Gov. Mark Dayton, Minnesota business leaders and sports celebrities are scheduled to announce Minnesota’s bid for the Final Four at a state Capitol news conference Tuesday.
If you would like to check out some of today’s highlights CLICK THE LINK ABOVE for the podcast page!
Gov. Mark Dayton and other officials said Wednesday that they’ll probably ask the Legislature for more tax breaks to sweeten the 2018 Super Bowl for fans now that the NFL has awarded the big game to Minneapolis.
NFL owners voted to hold Super Bowl LII in Minneapolis in 2018, over competing bids from New Orleans and Indianapolis. Officials with the Vikings and Minneapolis went to Atlanta, Ga., on Tuesday to make their final pitch in a closed-door meeting.
Miss something from today’s broadcast? Click the link above to head to the PODCAST PAGE….
The Big Easy, Naptown or the Twin Cities. That’s the choice facing NFL owners when they vote Tuesday on the site of the 2018 Super Bowl, choosing among New Orleans, Indianapolis and Minneapolis. Each city has hosted the big game, albeit just once for Indy and Minny.
A major downtown development project broke ground in Minneapolis Tuesday. It is what’s known as the Downtown East Project. It will cost $400 million and promises to grow five blocks near the new Minnesota Vikings stadium.
Miss something from today’s show? CLICK THE LINK above to head to Dave Lee’s PODCAST PAGE.
It may not look like much now, but the Minnesota Sports Facilities Authority insists the site that once housed the Metrodome will soon be a major contender for Super Bowl LII. The organization is submitting its final bid for the 2018 game this Wednesday.
The Minnesota Vikings are contributing another $1.2 million to the new stadium to put in a bigger video board on the facility’s west end and for other video-related upgrades. The funding was approved Friday by the Minnesota Sports Facilities Authority. It brings the total cost of the project from $975 million to $976.2 million.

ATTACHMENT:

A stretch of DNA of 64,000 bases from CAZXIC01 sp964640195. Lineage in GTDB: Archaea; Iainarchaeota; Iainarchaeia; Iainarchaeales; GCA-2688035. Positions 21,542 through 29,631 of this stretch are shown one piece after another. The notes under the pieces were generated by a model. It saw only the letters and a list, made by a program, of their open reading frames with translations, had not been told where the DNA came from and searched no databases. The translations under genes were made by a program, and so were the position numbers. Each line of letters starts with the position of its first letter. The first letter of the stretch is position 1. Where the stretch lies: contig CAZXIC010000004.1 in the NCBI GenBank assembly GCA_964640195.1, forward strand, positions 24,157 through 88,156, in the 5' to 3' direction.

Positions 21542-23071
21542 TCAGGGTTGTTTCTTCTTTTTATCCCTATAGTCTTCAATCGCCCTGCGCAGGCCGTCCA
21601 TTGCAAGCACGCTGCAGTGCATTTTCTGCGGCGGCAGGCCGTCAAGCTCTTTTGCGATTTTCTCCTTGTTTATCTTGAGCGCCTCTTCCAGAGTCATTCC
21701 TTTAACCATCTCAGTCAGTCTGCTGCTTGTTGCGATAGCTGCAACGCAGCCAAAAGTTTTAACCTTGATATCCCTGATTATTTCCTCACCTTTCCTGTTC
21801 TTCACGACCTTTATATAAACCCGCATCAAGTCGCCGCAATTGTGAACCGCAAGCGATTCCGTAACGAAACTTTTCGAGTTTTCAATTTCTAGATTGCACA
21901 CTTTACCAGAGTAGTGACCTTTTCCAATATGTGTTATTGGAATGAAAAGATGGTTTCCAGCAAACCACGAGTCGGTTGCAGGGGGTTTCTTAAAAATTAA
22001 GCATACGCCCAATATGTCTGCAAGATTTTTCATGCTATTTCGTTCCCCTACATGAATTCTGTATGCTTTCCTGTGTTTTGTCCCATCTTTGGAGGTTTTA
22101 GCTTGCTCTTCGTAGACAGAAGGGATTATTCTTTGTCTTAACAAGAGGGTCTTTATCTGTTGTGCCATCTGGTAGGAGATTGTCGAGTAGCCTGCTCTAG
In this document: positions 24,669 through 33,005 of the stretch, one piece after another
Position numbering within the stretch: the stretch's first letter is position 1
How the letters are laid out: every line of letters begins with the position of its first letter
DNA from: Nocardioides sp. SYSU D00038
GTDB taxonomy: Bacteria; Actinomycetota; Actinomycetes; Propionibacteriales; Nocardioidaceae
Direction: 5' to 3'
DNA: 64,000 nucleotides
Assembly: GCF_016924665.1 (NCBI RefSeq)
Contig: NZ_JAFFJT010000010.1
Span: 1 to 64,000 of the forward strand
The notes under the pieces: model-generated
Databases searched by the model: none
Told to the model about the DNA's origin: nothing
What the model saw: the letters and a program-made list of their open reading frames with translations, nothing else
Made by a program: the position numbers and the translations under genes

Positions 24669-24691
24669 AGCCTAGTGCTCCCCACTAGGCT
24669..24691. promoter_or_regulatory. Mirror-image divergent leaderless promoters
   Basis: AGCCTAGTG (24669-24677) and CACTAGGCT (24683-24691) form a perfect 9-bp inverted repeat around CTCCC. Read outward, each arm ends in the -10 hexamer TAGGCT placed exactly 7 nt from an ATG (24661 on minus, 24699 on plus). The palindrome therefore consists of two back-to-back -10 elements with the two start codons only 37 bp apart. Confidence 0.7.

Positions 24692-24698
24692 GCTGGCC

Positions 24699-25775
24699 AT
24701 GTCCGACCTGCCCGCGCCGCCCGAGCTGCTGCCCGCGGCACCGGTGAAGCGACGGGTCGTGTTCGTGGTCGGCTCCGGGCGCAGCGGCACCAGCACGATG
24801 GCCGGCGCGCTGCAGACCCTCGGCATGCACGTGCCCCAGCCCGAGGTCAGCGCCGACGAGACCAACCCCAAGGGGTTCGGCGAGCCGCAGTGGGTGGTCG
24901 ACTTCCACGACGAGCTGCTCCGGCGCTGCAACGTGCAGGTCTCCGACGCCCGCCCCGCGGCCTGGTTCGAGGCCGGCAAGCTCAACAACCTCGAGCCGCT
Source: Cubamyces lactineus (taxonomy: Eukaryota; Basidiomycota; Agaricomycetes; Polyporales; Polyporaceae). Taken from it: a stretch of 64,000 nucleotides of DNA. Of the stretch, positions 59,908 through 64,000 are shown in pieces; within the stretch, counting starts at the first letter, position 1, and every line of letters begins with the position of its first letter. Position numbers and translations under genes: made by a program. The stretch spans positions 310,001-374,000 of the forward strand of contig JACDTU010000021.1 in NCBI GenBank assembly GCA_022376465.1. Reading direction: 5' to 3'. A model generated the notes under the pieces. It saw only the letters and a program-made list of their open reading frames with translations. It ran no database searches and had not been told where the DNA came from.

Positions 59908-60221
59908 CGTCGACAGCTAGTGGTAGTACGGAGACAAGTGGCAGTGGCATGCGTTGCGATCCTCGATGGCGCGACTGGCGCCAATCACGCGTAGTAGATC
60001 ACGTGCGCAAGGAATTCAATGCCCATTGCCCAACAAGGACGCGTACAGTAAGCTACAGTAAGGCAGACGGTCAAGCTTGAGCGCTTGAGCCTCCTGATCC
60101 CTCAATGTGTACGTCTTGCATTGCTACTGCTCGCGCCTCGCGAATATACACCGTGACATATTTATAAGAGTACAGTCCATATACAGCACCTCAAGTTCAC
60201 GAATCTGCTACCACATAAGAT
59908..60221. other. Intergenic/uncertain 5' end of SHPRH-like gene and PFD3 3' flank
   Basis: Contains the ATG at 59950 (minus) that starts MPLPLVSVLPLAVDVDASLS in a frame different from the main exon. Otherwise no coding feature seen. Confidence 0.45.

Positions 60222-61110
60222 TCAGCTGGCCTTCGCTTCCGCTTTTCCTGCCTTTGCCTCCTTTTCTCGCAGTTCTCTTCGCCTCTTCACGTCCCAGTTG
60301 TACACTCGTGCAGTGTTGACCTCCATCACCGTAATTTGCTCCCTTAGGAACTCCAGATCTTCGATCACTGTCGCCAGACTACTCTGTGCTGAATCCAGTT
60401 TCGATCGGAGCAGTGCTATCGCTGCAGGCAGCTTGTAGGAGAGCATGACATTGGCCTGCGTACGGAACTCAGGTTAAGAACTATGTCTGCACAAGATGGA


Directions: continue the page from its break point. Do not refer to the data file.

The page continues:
To hear Flip Saunders, Sid Hartman and other highlights from today’s show, CLICK THE LINK ABOVE.
Politicians said the new Vikings stadium would create jobs, and Thursday we have some proof. A job fair was held at the Sabathani Community Center in north Minneapolis to connect the construction firms involved in the stadium with skilled workers. The firms aim to recruit women, minorities and veterans to work on the project, due in part to a provision of the stadium legislation which sets aside a percentage of jobs for these groups.
If you’re looking for a job and want to be a part of the Minnesota Vikings stadium project, Minneapolis is the place to be Thursday, April 3.
The Minnesota Vikings announced Tuesday they’ve officially submitted their bid to host Super Bowl LII in 2018. The Minnesota Super Bowl Bid Committee put together the preliminary pitch and sent it to the NFL. The process took about two months to put together.
The Minnesota Sports Facilities Authority said Wednesday that more than 80 percent of the Metrodome will be recycled as part of the ongoing demolition, which will finish up next month and is currently on schedule.
Minnesota Vikings season-ticket holders will have chance beginning this week to get an interactive look at the new stadium being built in downtown Minneapolis. The Vikings and Van Wagner Sports & Entertainment will open a 7,500-square-foot preview center in a building next to the construction site.
Minnesota taxpayers might have thought the Vikings stadium debate was behind them, but there may be another controversy brewing.
What? The Vikings Stadium issue isn’t dead at the Capitol? Blois has details on THE MORNING TAKE.
The Minnesota Vikings and the University of Minnesota have agreed on more than $6.6 million worth of enhancements to TCF Bank Stadium for NFL game use, including a new heating system for the playing surface.
The Minnesota Vikings and the authority overseeing the team’s new stadium are ready to provide more detail about the seat licenses that will be required for many of the building’s 65,000 seats.
The New York Super Bowl was largely a success, and there’s already talk of more cold-weather cities for future Super Bowls. Michele Kelm-Helgen is part of Minnesota’s official Super Bowl bid committee, which was announced last week. She got an inside look at what a city needs to win the big game. “I think our venue is going to be able to compete with anyone,” Kelm-Helgen said.
It’s another milestone in the demolition of the Metrodome. On Sunday, the cables that supported the facility’s famous roof were severed as construction crews set off about a dozen explosive charges.
Minnesota political and business leaders say the cold-weather state would be ideally suited to host the 2018 Super Bowl in the Vikings’ new climate-controlled indoor stadium. Gov. Mark Dayton and a team of business and community leaders launched Minnesota’s bid on Monday while area temperatures were below zero.
The state expects to begin selling bonds for the new $1 billion Minnesota Vikings stadium on Monday after a two-week delay. The sale was held up by a last-minute legal challenge filed Jan. 10 before the Minnesota Supreme Court by three Minneapolis residents who claimed the funding mechanism for the stadium was unconstitutional.
Minnesota’s Supreme Court on Tuesday dismissed a lawsuit challenging the funding plan for a new Vikings football stadium, eliminating a legal obstacle that threatened a last-minute derailment of the project.